This Year, AI Accidents Are Expected to Soar
As the world starts to push the boundaries and usage of AI systems, there is a corresponding rise in AI-created accidents, near misses and even death. Such incidents, ranging from self-driving car accidents to chat systems creating racist content, are set to increase rapidly, according to experts tracking AI problems.
The development and rollout of AI systems in 2023 is remarkable: since OpenAI released chatGPT, there has been a rush to create learning models in many fields, including image generation, automated tasks, finance and other areas. But with the exponential rise in AI deployment comes a corresponding trail of what might best be described as unfortunate events, some with tragic consequences.
The AI Incident Database tracks mistakes, near-misses and critical incidents caused by AI systems, and encompasses some shocking events. Overall, there are over 500 incidents, and as the chart below shows, they are increasing rapidly. For 2022, the database has 90 incidents. For just the first three months of 2023, there are already 45, meaning that at the current rate, we are on track for around 180 in 2023—if the use of AI stayed constant, which it clearly is not.
Sean McGregor, founder of the AI Incident Database project, and a Ph.D. in machine learning, told Newsweek that “we expect AI incidents to far more than double in 2023 and are preparing for a world where AI incidents are likely to follow some version of Moore’s law.”
Moore’s law was the prediction by Intel co-founder Gordon Moore in 1965 that the number of transistors on a circuit would double around every two years—and hence computing speed and capability would increase as a result in the same way. The trajectory of AI-related incidents is clear.
The more widespread use of AI will create more opportunities for error, but as McGregor explained, there’s no way of measuring how much AI is being deployed at the moment like you can in other business sectors: “On a per mile basis, aviation is safer than ever. The problem with AI incident trend analysis is that nobody has a great measure of the ‘distance’ AI is traveling. We know that the number of intelligent systems in the world is exploding, but nobody can say, ‘AI is 30 percent safer than the year before,’ because we only observe the failures and not the successes.”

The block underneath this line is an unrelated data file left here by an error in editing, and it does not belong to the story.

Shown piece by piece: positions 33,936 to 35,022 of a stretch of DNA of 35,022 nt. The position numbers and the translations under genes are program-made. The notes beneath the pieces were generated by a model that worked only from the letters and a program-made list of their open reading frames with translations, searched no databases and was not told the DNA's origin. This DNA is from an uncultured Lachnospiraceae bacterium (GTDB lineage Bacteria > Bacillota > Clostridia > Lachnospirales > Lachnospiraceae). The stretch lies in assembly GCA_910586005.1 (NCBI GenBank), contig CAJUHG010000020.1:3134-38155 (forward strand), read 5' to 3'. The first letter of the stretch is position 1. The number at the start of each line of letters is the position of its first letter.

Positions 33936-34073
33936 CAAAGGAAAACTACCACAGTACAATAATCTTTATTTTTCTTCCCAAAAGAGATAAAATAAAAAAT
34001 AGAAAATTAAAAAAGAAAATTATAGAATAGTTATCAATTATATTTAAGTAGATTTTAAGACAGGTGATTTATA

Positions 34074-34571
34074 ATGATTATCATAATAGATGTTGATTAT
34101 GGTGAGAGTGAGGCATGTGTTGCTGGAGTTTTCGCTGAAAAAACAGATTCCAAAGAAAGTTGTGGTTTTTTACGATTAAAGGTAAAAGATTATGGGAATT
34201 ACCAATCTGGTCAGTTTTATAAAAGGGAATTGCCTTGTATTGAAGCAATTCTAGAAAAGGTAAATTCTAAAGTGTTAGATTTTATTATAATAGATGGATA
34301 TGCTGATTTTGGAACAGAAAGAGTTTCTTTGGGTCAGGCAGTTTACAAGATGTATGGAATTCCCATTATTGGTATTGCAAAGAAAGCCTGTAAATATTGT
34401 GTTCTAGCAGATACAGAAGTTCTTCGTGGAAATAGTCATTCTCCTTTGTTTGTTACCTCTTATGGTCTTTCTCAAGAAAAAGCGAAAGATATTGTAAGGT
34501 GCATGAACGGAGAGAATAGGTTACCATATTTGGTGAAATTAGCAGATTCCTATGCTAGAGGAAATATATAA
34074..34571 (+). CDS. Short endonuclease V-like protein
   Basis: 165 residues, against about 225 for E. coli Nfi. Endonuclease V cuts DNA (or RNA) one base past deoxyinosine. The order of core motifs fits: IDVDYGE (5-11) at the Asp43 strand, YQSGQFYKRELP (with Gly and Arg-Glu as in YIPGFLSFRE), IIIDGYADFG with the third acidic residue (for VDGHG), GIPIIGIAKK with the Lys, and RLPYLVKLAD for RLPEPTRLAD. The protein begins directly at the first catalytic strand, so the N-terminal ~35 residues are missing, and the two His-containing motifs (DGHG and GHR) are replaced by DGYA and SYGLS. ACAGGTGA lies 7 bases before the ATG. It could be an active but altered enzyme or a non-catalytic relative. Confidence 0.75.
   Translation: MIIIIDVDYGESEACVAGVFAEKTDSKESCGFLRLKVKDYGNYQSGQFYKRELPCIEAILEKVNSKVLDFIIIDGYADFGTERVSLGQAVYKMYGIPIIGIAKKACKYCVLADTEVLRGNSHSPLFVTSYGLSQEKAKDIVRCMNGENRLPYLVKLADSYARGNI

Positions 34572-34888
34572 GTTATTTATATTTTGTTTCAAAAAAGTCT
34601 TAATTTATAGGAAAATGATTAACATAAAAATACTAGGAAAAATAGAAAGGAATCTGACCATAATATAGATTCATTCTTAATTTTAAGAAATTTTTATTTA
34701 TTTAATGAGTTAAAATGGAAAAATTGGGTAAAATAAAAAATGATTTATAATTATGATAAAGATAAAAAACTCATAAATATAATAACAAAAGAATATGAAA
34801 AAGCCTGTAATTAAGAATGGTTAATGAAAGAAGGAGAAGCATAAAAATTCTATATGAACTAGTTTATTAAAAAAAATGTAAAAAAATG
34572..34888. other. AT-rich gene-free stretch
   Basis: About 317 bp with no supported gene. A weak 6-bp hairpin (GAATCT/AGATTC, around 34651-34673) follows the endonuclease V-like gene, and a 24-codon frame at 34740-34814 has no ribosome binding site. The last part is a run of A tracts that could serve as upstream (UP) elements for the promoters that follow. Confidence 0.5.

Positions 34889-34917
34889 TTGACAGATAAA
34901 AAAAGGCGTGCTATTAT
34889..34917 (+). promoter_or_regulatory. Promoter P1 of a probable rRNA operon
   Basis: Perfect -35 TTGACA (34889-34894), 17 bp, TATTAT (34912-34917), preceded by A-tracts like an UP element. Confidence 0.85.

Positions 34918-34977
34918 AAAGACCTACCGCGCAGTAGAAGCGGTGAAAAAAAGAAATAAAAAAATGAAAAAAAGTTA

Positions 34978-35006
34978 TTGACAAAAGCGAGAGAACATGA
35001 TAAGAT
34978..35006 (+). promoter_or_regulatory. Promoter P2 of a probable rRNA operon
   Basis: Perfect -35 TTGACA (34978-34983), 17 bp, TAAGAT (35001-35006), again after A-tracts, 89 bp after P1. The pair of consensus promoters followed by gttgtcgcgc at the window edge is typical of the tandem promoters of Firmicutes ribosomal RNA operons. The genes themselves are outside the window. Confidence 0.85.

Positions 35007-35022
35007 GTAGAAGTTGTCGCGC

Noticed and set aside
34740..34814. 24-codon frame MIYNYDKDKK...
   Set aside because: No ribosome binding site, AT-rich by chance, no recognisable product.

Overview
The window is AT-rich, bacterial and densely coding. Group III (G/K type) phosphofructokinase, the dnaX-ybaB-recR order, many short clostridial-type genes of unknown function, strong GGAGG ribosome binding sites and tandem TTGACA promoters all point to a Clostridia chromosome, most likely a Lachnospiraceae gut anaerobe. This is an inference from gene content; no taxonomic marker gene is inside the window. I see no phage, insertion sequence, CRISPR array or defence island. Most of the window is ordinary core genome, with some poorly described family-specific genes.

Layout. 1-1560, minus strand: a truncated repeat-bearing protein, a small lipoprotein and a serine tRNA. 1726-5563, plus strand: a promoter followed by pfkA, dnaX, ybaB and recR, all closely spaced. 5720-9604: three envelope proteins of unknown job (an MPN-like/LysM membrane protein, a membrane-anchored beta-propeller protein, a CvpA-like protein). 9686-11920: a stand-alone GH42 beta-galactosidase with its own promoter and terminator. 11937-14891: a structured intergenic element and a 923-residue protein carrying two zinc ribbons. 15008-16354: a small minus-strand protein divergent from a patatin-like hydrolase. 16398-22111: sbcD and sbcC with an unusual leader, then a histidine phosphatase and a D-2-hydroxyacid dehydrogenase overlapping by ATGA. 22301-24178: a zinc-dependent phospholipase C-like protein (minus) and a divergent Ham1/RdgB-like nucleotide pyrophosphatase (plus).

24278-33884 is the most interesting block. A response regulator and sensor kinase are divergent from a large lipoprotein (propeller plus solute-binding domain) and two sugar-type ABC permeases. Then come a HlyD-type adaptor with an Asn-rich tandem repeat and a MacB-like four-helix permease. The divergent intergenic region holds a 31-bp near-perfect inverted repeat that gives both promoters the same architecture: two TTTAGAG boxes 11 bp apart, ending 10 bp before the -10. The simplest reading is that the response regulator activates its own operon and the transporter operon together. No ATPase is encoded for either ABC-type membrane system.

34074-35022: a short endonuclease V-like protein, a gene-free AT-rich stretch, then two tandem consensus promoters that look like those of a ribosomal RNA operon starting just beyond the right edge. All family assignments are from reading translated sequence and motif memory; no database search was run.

Some of those failures are socially unacceptable but non-fatal, such as when Google’s Photos software labeled Black people as “gorillas” in 2015, or a recruiting tool that Amazon had to shut in 2018 for being sexist when it marked down female candidates.
Others are fatal: a Volkswagen plant robot killed a worker by pinning him to a metal plate; in 2019, a Tesla Model S driver on autopilot mode reportedly went through a red light and crashed into another car, killing two people in Gardena, Los Angeles.
Also included in the list is the fatal Lion Air flight of 2018 that killed all 189 people on board. The Boeing 737 crashed into the sea after faulty sensor data caused an automated maneuvering system to repeatedly push the plane’s nose downward.
The database starts with a close shave that would have been far more consequential than anything humanity has ever faced: the closest the world has come to all-out nuclear war. In September 1983, a Soviet lieutenant colonel in the Air Defense Force named Stanislav Petrov decided that the missile-warning system which had detected five U.S. missiles heading for the Soviet Union was a false alarm.
If he had reported the warning as an attack, the system in place at the time would have sparked immediate nuclear missile retaliation. There was no time to check, let alone to try diplomatic channels, and nuclear war would have commenced between the U.S. and the Soviet Union, causing many millions of deaths and the end of much of civilization. It’s not hyperbole to say that Petrov “saved the world” as we know it.
The cause of the error? The system mistook sunlight glinting off clouds. Petrov was reprimanded by his superiors and reassigned to a less-important post.
McGregor said: “A big part of what we are doing at the moment is preparing for a world where AI incidents are incredibly common… It is incumbent upon policy makers, commercial actors, and humanity in general that we build the social infrastructure necessary to bend that curve downward.”
The AI Incident Database is run by The Responsible AI Collaborative, a not-for-profit organization that was set up to help make AI safer. The database is opensource and has a network of volunteers around the world.
Organizations with most entries in the AI Incident Database: